Lessons learned and the best ways to move forward in the wake of the coronavirus pandemic were explored from a variety of perspectives during a Friday, Jan. 13 forum at Bucks County Community College in Newtown Township.
Organized by the nonprofit early education advocacy group Children First and emceed by that organization’s Executive Director Donna Cooper, the event highlighted Children First’s new report “COVID’s Impact on Children in Bucks County: The Case for an Ambitious Rebound.” Copies of the report were handed out at the forum, and it can be viewed online at childrenfirstpa.org/report/covidsimpactonchildren.
Panelists at Friday’s event were Bucks County Commissioners Chairman Robert Harvie, Centennial School District Superintendent Dana Bedden, Bucks County Opportunity Council Client Services Director Heather Foor, Bucks County United Way President & CEO Marissa Christie and Emma Torok and Jamar Mitchell, seniors at Centennial’s William Tennent High School in Warminster.
While schools might have benefited from advances in technology for remote learning forced by the pandemic, feelings of isolation and other negative effects still linger, Torok and Mitchell said.
“Students were isolated from their peers for a long time and that has given some an excuse to not reach out and participate in events,” said Torok, who wants to be a teacher.
She urged younger students to reach out to older ones for help.
“If I was an elementary or middle school student, I would want to be talking to high school students,” Torok said.
She added that the continuation of free breakfasts for anyone who wants them in the district has aided the recovery by helping many students feel more alert and ready for the start of their school days.
Bedden said the pandemic was “physically and mentally taxing” for children and adults alike.
“I don’t like the term ‘learning loss,’” he said. “I prefer to call it ‘unfinished learning’ and we’re trying to plug in what we missed.” Bedden said. He added one of the ways Centennial is trying to rebound from the effects of COVID is partnering with the YMCA on one-year memberships for district employees to “improve their mental health and physical well-being.”
Harvie outlined the many ways the county has tried to lessen the impact of the pandemic by allocating millions of dollars, both from county funds and state and federal funds funneled through the county, for items like Google Chromebooks for students, meals for those in need and many others.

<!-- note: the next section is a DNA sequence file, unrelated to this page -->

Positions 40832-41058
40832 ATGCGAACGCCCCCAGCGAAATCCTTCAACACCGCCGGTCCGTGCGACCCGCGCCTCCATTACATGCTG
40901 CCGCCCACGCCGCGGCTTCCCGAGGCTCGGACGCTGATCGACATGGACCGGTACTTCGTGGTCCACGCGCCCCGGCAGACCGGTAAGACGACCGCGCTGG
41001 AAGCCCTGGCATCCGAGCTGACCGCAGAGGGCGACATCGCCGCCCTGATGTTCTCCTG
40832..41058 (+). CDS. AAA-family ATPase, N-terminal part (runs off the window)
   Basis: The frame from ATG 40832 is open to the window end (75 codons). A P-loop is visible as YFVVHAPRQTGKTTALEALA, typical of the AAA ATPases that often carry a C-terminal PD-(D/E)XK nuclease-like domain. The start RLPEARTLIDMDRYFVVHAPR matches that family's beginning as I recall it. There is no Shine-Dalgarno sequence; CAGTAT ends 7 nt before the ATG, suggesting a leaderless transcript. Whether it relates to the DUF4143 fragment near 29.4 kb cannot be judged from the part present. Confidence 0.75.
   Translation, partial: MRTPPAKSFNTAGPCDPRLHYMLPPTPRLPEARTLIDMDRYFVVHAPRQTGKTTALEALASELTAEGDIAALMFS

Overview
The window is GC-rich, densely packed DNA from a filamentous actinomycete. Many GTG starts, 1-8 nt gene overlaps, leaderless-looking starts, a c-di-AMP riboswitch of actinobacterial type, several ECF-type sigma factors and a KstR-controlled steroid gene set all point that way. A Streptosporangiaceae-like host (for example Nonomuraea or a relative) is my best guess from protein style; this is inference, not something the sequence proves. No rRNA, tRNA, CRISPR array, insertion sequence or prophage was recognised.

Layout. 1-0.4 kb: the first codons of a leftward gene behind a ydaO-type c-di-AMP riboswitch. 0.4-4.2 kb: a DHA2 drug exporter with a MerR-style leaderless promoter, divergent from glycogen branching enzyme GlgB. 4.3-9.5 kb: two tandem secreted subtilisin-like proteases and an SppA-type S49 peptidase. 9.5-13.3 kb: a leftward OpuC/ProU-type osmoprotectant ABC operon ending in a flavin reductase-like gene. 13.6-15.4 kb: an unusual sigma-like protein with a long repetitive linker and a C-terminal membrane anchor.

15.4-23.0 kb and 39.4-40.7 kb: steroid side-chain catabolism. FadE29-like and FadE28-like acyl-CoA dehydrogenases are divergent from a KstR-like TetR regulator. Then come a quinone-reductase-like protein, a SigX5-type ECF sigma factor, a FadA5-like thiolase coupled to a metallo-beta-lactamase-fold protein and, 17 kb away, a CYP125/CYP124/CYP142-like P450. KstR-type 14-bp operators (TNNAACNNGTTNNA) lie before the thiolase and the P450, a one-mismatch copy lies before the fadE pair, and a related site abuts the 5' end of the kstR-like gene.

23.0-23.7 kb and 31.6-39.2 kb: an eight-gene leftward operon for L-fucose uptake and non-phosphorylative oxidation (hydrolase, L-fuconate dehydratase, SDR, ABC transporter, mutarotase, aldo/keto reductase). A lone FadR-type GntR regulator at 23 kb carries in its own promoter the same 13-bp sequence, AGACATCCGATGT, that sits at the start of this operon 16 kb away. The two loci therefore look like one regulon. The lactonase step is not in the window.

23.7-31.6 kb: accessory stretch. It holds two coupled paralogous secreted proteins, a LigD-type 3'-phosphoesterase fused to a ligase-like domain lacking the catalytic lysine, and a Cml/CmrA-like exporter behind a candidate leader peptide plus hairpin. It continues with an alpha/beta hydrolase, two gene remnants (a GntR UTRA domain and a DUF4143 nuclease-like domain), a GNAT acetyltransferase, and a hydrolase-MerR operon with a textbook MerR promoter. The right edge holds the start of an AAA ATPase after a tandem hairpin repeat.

“We found that our partnership with the county’s six hospitals helped during the pandemic, but there was no partnership with long-term care providers,” said Harvie, adding such a partnership could prove beneficial in the future.
Also touched on during the forum were the loss of so many childcare centers in Bucks County as the result of the pandemic, lack of affordable housing in the county and many other issues. Better wages for childcare employees could help that situation, panelists said.
Some of the good things that came out of the pandemic were easier procedures for gaining access to benefits like Medicaid and food assistance, panelists said. While the same level of public assistance cannot be kept up indefinitely, some of these benefits can be carried over into the future, they added.
Among the several recommendations at the end of the Children First report were that the county should craft a strategy and designate a structure now that ensures children are better protected the next time a public health emergency strikes; county commissioners must direct the health department to prepare now so it is ready to respond and protect children better when a public health crisis emerges; county citizens must unite and demand that state lawmakers deliver sufficient funds so that every school can afford to hire an ample supply of teachers, provide every student with a computer and, where necessary, free or affordable internet access.
Better access to early childhood education would improve the overall recovery of the educational system from COVID, Christie noted.
“Kids need to get to Kindergarten ready to learn,” she said.
While many in Bucks County and across the country assert that many school districts worsened the educational impact of COVID by keeping students out of schools for too long, Cooper said the most constructive path forward is to concentrate on how things can be made better for the future.
“Let’s put the debate behind us and focus on improving things and making the lives of our children better,” she said.